Unified communications (UC) is an expanding standard system of electronic communications over a network that is ubiquitously called the TCP/IP network (Transmission Control Protocol/Internet Protocol), called such because these two systems were the first protocols standardized in the network.
The protocols now standardized in the network include telephony (real-time voice communications), instant messaging such as chat, presence communication (signifying a user is in the network and is indicating availability for communication), video conferencing, and non-real-time unified messaging (email, voicemail, fax and text messaging (SMS)).
The capability of the entire TCP/IP network is such that an individual can communicate with another individual or with many individuals concurrently. The one-on-one or one-to-many model is able to function many times over on the network without fear of cross-talk, i.e., one communication transmission does not interfere with another.
However, no one really knows if everyone on the planet (7 billion) were using the TCP/IP network simultaneously, putting the entire population online in communication with one another, could the network support that ubiquitous communication link. It is probably not yet possible.
It is known that approximately one-third of the world’s population is online at one time or another, making use of the capabilities of UC. One of the benefits of the network being a system of standardized protocols not dependent on the nature of the devices used is that a person sending a communication to several other people in a conference set-up can be using one type of device, such as a smart phone, and every other person in the conference link can be using other devices; another model of smart phone, or tablets, desktops, laptops, etc.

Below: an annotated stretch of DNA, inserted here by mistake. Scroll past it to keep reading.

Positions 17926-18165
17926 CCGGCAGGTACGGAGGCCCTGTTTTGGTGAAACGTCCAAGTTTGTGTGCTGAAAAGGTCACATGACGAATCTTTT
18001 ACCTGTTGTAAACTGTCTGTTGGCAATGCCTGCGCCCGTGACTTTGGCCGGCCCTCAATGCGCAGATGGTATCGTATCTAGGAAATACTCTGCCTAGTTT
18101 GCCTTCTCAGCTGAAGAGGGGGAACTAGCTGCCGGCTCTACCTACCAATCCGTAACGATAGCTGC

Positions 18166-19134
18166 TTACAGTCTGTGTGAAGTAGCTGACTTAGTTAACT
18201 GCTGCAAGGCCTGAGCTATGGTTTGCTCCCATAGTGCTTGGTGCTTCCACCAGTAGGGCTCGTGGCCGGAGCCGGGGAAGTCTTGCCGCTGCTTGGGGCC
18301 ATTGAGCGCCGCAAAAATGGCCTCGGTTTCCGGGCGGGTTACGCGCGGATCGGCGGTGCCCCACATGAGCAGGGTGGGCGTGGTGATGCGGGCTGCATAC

There is a multiplicity of device products capable of conducting multiple facets of UC. For example, the device now commonly called the “smart phone” is capable of engaging virtually all of the examples noted above. Some manufacturers of some models of these devices can even engage in some of the protocols simultaneously.
Another advantage of the TCP/IP network is that because it is not device-dependent, new technology can develop new devices that can integrate in the network as long as they are designed with the TCP/IP network of protocols included.
The relative history of UC can be dated to the 1980s when voicemail became a reality within the private branch exchange (PBX) analog telephone system, but as this system was not part of what developed as the TCP/IP network, PBX voicemail is really not an evolutionary ancestor of the current network and not a logical progression of the PBX technology. UC must look to a decade later, in the late 90s, before finding a true origin
of UC can point to a system that allowed senders to choose from a small variety of communication protocols and for recipients to make the same choices. However, even then, the system was based in a PBX environment. The early 21st century saw the advent of the TCP/IP platform on which all current devices now depend.
Just since the 1980s, a generation of advancement now allows users of UC to communicate worldwide with handheld, pocket-sized devices.